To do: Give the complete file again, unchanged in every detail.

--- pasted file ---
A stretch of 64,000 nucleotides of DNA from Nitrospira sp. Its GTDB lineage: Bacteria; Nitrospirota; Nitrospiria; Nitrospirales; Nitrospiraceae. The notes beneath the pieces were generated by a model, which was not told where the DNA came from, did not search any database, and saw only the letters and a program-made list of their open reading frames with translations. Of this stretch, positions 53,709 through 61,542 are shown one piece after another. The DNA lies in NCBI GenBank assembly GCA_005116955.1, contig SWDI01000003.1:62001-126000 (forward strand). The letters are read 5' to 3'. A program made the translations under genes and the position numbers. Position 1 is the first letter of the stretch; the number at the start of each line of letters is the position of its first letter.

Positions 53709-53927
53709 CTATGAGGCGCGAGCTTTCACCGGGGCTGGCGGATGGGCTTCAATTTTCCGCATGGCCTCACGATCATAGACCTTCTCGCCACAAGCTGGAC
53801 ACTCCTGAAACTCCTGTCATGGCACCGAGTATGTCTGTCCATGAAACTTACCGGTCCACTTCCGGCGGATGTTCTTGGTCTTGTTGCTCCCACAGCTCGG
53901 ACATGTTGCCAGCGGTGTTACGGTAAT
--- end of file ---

A stretch of 64,000 nucleotides of DNA from Nitrospira sp. Its GTDB lineage: Bacteria; Nitrospirota; Nitrospiria; Nitrospirales; Nitrospiraceae. The notes beneath the pieces were generated by a model, which was not told where the DNA came from, did not search any database, and saw only the letters and a program-made list of their open reading frames with translations. Of this stretch, positions 53,709 through 61,542 are shown one piece after another. The DNA lies in NCBI GenBank assembly GCA_005116955.1, contig SWDI01000003.1:62001-126000 (forward strand). The letters are read 5' to 3'. A program made the translations under genes and the position numbers. Position 1 is the first letter of the stretch; the number at the start of each line of letters is the position of its first letter.

Positions 53709-53927
53709 CTATGAGGCGCGAGCTTTCACCGGGGCTGGCGGATGGGCTTCAATTTTCCGCATGGCCTCACGATCATAGACCTTCTCGCCACAAGCTGGAC
53801 ACTCCTGAAACTCCTGTCATGGCACCGAGTATGTCTGTCCATGAAACTTACCGGTCCACTTCCGGCGGATGTTCTTGGTCTTGTTGCTCCCACAGCTCGG
53901 ACATGTTGCCAGCGGTGTTACGGTAAT